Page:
Yemen is reeling from multiple crises, including outbreaks of disease, economic crises, fuel shortages, rising inflation and disruption of food imports, with the war in Ukraine further affecting the supply and price of food. More than 80% of Yemenis live below the poverty line, putting households at a greater risk of food insecurity. The health system in the country is barely functioning. In places where it does, most patients cannot access healthcare facilities due to the high cost of transportation resulting from fuel shortages.
Zaidan Abdullah Al-Bashaa is 21 months old. He lives in Al-Thohor village in Al Qafr district with his twin, Zaid, and his parents. Both brothers were suffering from severe acute malnutrition (SAM). While Zaid did not have complications, Zaidan had constant diarrhea and fever, and his condition was critical. He weighed 2.6 kg (5.7 lb), with a mid-upper arm circumference (MUAC) of 7.9 cm (3.1 in). A healthy MUAC for a child his age and size is more than 12.5 cm (4.9 in). “My husband is unemployed, so due to our poor economic condition, we could not afford the transportation cost to a hospital in Ibb,” explained Zaidan’s mother, Haliah Ali Al-Bashaa.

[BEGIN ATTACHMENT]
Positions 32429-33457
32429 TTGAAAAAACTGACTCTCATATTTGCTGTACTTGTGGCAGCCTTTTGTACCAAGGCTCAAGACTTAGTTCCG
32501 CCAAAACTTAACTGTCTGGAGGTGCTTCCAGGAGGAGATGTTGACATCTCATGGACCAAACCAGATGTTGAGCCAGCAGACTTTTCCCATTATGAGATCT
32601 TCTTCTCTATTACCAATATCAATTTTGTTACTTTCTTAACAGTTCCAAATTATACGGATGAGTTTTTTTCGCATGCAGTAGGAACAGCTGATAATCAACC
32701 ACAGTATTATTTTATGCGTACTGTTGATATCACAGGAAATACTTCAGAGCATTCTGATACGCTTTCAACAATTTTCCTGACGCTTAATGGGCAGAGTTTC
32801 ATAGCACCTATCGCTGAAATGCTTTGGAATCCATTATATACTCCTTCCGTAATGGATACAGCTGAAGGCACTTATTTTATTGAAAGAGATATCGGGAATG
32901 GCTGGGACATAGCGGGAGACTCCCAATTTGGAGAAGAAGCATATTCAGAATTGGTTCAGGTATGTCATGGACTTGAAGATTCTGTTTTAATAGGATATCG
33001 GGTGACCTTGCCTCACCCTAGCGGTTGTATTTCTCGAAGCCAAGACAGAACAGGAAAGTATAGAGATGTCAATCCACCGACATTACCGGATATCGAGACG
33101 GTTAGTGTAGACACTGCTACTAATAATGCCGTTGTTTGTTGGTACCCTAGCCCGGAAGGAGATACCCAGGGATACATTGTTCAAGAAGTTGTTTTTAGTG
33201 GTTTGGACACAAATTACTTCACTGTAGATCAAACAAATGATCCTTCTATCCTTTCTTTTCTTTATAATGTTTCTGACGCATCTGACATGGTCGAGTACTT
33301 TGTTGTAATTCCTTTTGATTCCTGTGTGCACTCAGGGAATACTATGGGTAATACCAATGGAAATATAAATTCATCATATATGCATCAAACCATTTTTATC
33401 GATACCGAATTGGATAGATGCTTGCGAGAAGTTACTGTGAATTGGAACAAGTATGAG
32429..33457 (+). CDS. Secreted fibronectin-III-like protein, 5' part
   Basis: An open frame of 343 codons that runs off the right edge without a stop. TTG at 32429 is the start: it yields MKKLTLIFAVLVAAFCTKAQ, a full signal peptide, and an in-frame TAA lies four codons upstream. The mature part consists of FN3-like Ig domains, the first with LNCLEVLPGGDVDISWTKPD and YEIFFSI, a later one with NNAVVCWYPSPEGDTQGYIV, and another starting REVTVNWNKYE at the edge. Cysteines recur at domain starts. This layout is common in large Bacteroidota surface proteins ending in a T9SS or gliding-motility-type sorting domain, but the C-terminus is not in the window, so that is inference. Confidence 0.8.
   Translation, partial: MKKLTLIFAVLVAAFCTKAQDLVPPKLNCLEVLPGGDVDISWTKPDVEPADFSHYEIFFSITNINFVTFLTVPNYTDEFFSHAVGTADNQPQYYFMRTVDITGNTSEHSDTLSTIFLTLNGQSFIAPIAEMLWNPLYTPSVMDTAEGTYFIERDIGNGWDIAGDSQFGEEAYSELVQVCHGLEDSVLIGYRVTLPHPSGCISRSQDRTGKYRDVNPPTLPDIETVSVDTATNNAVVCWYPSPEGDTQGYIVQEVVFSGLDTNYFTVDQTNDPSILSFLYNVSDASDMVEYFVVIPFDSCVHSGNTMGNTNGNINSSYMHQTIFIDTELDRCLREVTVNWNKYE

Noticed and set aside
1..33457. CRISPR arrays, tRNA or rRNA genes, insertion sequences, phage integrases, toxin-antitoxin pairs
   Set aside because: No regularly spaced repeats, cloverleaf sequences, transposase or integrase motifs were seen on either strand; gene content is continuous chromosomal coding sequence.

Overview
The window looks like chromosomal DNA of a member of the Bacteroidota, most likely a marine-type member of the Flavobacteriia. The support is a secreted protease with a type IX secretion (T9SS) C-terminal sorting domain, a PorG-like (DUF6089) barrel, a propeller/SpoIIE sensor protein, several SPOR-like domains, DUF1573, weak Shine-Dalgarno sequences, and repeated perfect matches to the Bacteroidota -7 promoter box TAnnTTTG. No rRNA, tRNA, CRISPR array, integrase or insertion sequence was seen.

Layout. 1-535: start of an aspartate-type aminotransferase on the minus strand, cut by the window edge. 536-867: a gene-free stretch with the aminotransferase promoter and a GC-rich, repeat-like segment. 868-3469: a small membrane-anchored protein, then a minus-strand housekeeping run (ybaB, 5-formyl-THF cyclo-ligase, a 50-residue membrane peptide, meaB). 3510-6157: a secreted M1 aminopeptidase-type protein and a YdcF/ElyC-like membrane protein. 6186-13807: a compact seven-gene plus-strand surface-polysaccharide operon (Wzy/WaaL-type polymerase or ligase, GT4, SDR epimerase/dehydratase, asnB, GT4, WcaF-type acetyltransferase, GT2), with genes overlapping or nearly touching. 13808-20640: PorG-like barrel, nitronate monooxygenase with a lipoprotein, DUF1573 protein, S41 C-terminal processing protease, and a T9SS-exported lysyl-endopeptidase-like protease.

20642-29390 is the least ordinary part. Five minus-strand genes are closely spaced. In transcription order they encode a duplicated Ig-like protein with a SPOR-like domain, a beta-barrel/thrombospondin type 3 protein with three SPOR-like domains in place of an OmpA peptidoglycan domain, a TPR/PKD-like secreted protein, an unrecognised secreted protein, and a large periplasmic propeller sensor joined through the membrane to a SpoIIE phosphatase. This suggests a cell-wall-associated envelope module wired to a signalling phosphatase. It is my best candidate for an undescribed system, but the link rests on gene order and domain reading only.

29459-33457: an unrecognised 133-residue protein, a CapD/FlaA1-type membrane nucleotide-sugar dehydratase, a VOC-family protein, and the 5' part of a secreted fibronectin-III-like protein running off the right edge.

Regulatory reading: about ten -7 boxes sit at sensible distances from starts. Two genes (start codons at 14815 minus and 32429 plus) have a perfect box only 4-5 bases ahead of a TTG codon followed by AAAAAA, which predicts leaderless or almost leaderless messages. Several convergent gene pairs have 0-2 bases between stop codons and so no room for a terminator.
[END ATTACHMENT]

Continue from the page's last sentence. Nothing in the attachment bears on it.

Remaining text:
Community health and nutrition volunteers from International Medical Corps met Zaidan during their routine checks in the village. When they saw that Zaidan was suffering from SAM, the volunteers quickly referred him to the Al Kharbah health facility. There, the staff referred him on to the Rehab district hospital, about two hours away from their village by car. International Medical Corps helped the family cover the transportation cost to the hospital.
“Zaidan was suffering from SAM, along with medical complications like poor appetite, severe dehydration and persistent diarrhea,” said Murad Mohammed Al-Adeeb, a doctor at the hospital. Zaidan underwent treatment for 27 days, after which the doctor referred him back to the Al Kharbah health facility to complete his treatment until he fully recovered from SAM.
With International Medical Corps’ integrated program, Zaidan’s health began to improve. The infant and young-child feeding team provided nutrition counseling to Haliah to improve her feeding practices for her children, while the Water, Sanitation and Hygiene (WASH) team provided her with a hygiene kit and medications for Zaidan. In addition, the Food, Security and Livelihood (FSL) team at International Medical Corps distributed livestock to Haliah’s family—and to other households with malnourished children in the surrounding villages of targeted health facilities—so that they could benefit from nutritious milk as well as livelihood opportunities.
International Medical Corps has been running the integrated program (featuring health, nutrition, FSL and WASH services) in Al Qafr district for more than two years. This program aims to provide households with a complete package to treat malnutrition and provide a source of income for families.
With the constant support of International Medical Corps for three months, Zaidan’s MUAC finally improved, and he no longer suffers from SAM or other medical complications.”
We thank International Medical Corps’ Nutrition team for their support and urgent assistance. We pray they can reach more children like Zaidan and help improve their health,” Haliah said.